Photo: The American Prospect

By RICARDO CASTILLO

It was never supposed to turn into a free-for-all political power grab, but it did.

A week ago, various feminist organizations issued a summons a total stoppage of female activities on Monday, March 9. The plan was made official by a group called Witches of the Sea, located in the state of Veracruz.

On Feb 18, an unidentified “feminist collective” issued a tweet and a printed post card claiming “if we stop the world stops,” which immediately went viral nationwide as the message made several demands, including “not one woman on the streets, not one woman on the job, not one girl in the schools, not one young woman at universities, not one woman buying, #undiasinmujeres, #OneDayWithoutUs, #National Stoppag, pic.twitter.com/zcOquRAqvH.

The announcement also added the text “Without women? Don’t they care for us? Don’t we exist? See how it would be if we no longer existed …pass the word, join. If with burning and shouting they don’t see us … granted, they will not see us!”

Given the humongous response the call for protest has had, the summons not only went viral, but also political. Female politicians from all political parties are joining the movement, for the most part “on a personal basis.”

The issue began to go political after Beatriz Gutiérrez Muller, Mexican President Andrés Manuel López Obrador’s (AMLO) wife, aid she had decided to join the stoppage and then withdrew her commitment.

The conservative press immediately claimed that AMLO had twisted her arm to withdraw “No, she’s free,” he responded. “She is a woman with her own criterion and performs according to her convictions.”

AMLO, however, has been pummeling this particular female stoppage, claiming that maybe it is a genuine cause, but it is being manipulated by conservatives – several women from the National Action Party (PAN) have joined – “who suddenly turned feminists.” AMLO said that “conservatives are prone to take advantage of the pain of other people.”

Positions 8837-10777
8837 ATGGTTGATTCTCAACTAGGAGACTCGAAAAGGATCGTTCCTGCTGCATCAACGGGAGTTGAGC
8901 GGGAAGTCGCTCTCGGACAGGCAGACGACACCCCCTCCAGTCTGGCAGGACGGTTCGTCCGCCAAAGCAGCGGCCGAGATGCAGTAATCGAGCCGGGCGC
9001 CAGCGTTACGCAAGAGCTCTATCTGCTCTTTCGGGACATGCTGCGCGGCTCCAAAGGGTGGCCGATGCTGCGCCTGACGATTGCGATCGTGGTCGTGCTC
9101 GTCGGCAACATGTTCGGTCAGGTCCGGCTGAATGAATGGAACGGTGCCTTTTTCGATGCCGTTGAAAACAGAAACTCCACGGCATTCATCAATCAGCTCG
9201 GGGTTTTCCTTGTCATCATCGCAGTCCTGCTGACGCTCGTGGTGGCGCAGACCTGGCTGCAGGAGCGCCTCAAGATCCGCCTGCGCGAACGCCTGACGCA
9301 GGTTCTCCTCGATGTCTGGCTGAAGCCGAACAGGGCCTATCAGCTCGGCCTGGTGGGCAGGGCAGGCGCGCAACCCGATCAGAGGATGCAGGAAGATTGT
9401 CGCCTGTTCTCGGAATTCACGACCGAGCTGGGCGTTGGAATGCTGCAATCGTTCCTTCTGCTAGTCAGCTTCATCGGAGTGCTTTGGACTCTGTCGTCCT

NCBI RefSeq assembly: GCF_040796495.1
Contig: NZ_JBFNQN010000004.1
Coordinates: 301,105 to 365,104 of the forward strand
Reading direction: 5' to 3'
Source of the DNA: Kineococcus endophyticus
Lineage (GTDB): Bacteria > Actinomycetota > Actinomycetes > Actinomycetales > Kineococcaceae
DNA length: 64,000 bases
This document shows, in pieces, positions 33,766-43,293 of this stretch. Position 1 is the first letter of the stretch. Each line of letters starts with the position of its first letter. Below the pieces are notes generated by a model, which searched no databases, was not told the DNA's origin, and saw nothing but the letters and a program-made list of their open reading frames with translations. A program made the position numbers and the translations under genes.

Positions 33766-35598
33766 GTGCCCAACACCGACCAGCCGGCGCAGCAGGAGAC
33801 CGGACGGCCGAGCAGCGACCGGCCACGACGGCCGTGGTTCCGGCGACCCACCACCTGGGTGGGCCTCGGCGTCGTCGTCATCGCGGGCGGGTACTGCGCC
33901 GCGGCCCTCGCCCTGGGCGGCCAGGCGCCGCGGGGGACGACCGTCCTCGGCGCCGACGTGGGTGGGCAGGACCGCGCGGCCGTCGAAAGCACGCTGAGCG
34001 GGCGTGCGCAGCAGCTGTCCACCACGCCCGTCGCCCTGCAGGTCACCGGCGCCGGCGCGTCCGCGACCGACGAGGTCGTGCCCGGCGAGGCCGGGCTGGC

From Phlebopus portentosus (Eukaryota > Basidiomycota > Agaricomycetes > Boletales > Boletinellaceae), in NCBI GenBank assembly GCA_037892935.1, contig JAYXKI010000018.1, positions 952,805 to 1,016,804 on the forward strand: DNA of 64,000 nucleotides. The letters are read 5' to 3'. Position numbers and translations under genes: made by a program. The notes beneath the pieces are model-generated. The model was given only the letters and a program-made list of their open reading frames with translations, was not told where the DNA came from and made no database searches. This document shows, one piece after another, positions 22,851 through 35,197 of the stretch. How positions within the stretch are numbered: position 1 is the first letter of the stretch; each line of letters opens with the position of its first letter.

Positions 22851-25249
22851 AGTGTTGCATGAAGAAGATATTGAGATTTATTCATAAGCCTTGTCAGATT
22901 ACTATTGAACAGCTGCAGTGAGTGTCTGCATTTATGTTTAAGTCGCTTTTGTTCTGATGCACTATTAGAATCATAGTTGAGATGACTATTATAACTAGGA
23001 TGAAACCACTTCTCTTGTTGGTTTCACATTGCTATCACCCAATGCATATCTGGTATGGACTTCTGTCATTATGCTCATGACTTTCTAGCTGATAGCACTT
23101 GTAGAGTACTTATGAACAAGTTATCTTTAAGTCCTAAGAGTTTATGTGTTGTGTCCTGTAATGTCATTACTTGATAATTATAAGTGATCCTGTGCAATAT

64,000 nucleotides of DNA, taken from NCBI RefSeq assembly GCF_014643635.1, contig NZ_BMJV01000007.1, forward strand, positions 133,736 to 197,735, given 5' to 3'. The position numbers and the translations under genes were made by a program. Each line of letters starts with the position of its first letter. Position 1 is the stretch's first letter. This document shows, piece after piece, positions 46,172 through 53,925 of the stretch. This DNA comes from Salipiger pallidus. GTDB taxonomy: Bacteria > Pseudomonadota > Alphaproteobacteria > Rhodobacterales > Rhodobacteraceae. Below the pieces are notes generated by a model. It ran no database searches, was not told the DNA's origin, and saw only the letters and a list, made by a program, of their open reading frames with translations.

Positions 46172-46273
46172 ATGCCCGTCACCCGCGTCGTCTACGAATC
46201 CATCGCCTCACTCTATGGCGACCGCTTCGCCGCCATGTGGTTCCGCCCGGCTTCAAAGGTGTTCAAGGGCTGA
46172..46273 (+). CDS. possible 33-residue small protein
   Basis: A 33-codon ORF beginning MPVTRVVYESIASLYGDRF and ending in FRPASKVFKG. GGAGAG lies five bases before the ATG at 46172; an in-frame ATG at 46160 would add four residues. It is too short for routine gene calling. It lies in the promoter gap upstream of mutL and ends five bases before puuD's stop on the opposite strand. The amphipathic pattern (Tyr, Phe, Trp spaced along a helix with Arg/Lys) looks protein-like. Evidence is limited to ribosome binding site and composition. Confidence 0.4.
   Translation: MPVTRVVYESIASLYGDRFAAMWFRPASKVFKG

He acknowledged that “there are women behind it, yes, but there is also a black hand manipulating the movement.”

He added, “I say this softly, so that I don’t make them mad.”

Both AMLO and Mexico City Mayor Claudia Sheinbaum have said that women in their government administrations can take the day, or not, no questions asked. They’ll get paid for the day regardless.

But the question is: What’s viral and what’s not?

According to a poll published in last Sunday’s edition by El Economista financial newspaper, read mostly by women executives, the answer as to participation in the work stoppage is almost evenly split, with 54 of responders answering yes and 46 percent answering no.

Other attempts to gauge response to the Witches of the Sea are similarly split at 50/50, derailing a bit the notion that these women have the majority of vote in Mexico. Maybe, as a whole, women represent 53 percent of the vote, according to the National Electoral Institute (INE), but their vote is splintered into many different factions, and the protest proposed by the radical feminists is no different, even if there is general sympathy for the protest.

Meanwhile, most newspapers are running articles on machismo and the ill treatment women get in Mexico, with a strong emphasis on the brutal growth of femicides over the past two years.

Actually, and chillingly, femicides are nothing new in Mexico. Just to make the point, the “Dead Women of Ciudad Juarez” is a good example. Killers and rapists had their heyday over 10 years ago with the toll of murdered women, mostly girls working at maquiladora industries, rose into the tens of thousands. Nobody knew exactly how many died, but what is a fact is that few men were indicted, even though it could be told by the brutality of the murders that they were carried out by males since nearly all the victims were raped.

So the fact that women are running scared in Mexico is not a surprise, but one wonders how much good a protest claiming #Adaywithoutwomen will make. One could hope that it will stop the violence, but all sorts of prior protests – including “the rapist is you” movement — have done little to suffocate the heinous beast raging in the heart of many a Mexican male.

 

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